Saturday, January 18, 2014

Running for Meg

I ran five miles today, nothing out of the ordinary. But today I ran that five miles for Meg, a woman who was struck by a drunk driver on her morning run this past Monday. We runners have all had close calls, we have all jumped out of the way just in time to avoid the distracted driver barreling toward us. But this week we lost one of our own. I do not know Meg, but I know a little about her.

I am her: I am a mother, a daughter, a friend, and a runner. I know what it feels like at the end of a run, when all of my limbs are tingling. I know what it feels like to reach a goal, to shave a few minutes off a race time, or to meet a new mileage goal. I know what it feels like to have something to work toward. I know what it is like to stand at the start line with thousands of others, with one purpose, to run. I know what it is like to run through the finish, with bystanders and faster runners cheering me on. Today, I, along with a whole lot of other people ran for a woman we don't know, and will never meet. We ran because that is what we do when we are sad, when we are anxious or when we need to work through a problem. Runners run. We ran after the tragedy at the Boston Marathon. And we will run the next time we lose someone.

Today I also ran for those who have never experienced the silence of a country road after snow. I ran for those who don't pay attention, who have never noticed the bluebirds sitting atop swaying stalks of milkweed, or great blue heron waiting patiently for a fish. I ran for those who have never stretched out sore muscles, who have never felt truly alive as their bodies moved in time with breath down a back road. I ran for those who don't understand. 

Today I attempted to find compassion for those who value their destination or their text messages over my life. I tried to forgive those who find it amusing to scare me by swerving into my path or those who just don't care. I thought of Meg, and of Jim, and of all the others who have been killed or injured doing what they love to do, run. Today I am grateful, I am grateful to have been given the gift of this day, to run, without my headphones on the back roads of Berkshire County, with snow silently falling. I ran past rabbit tracks and a family of deer. I ran because that is what I do. My thoughts go out to family and friends of Meg today and it is an honor to be part of an amazing, supportive community.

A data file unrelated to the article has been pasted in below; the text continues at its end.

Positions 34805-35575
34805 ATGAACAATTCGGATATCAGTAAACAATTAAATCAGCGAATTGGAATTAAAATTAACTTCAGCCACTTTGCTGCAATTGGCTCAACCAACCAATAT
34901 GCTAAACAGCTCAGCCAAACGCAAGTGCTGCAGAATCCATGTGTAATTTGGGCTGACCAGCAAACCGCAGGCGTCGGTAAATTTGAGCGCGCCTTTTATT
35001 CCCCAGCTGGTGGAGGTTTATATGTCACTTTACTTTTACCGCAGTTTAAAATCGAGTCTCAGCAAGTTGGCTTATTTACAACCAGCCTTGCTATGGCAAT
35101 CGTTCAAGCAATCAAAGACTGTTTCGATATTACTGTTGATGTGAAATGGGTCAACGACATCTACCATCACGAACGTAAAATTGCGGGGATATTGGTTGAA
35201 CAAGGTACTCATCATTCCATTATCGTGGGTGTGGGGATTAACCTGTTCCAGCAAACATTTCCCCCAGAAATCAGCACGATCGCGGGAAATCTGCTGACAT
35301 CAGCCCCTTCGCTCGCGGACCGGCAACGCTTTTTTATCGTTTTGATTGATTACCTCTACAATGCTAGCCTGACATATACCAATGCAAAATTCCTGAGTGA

Saturday, January 11, 2014

Resolutions, after all, it is a new year

I am going to lose twenty pounds, meditate everyday and work out five times a week. I will give up sugar and caffeine and feel great. It will be a fresh start. The gym? Here I come. 

Wait a minute...this is a set up for failure. I used to teach fitness classes at our local gym and the new year would mean crowded cardio equipment and full classes. But as regulars, a small core group of us would just sigh and say, just wait three weeks and it will be clear again. Why have some of my resolutions stuck while others have gloriously failed? It comes down to execution. Am I reaching for the mighty goal or have I kept it small? Do I overload myself with a huge list of inadequacies I resolve to change as the calendar changes? For me, only baby steps work. My brain will put the breaks on if it thinks the goal is too large. Instead of eliminating all sugar from my diet (huge fail) I instead need to eliminate one thing that I eat on a regular basis, say peanut butter cups (ok bad example, the peanut cups are here to stay.) 

Take my oboe fiasco for example; I decided to teach myself how to play one of the most difficult instruments. I ordered it, bought books, (all classical solos) a plethora of reeds and greedily opened the box when my new shiny instrument arrived. I would practice for an hour everyday, I would be playing "Gabriel's Oboe" by Christmas. I placed the reed in my mouth and blew. It was the most horrible sound, my dog started howling, the cats took off and I tried again. The squawk...well, it wasn't pretty, words do not describe. I had set myself up yet again for failure. Unreasonable expectations of myself. Why? Do I need to make sure I fail so that I don't have to try anything risky or difficult? Possibly. Finally, after three months went by, the shiny instrument sitting inside its cushy box, I asked for help. I took an oboe lesson from a local music teacher. After some pointers on a double reed instrument and warnings about tongue placement etc, he gave me the best piece of advice: start by practicing 5 minutes every day. I did, after all it was only five minutes. Now five minutes is a long time when you find out that your cheeks have weird muscles and your lungs, although you run five miles a day, have some training to do. But those five minutes turned into ten and fifteen and now forty - five. Once I began to have some small successes, playing "Mary Had a Little Lamb," for example, my motivation grew and I was able to carve out more time from my day. I was even able to take another lesson. I am still squawking occasionally, but I have now moved on to work on rhythm and training my fingers to make crisper sounds. 

My "five minutes a day" lesson transfers onto all areas of my life and most of my resolutions. Am I going to meditate for an hour everyday or can I just start with ten full breathes when I am in the shower? Am I going to go to yoga class everyday or is it possible to fit one pose in every morning while I brush my teeth? I need realistic expectations of myself. Once I can hold a half of a tree pose while brushing, everyday, once it becomes automatic, I can add a bit to the routine. Bit by bit, "inch by inch, row by row" I can assimilate healthy behaviors into my day. So although my resolutions might not be great feats, they are attainable.  I kept last years' now it time to start fresh, with ten breaths everyday, thirty seconds of my time. I can do it...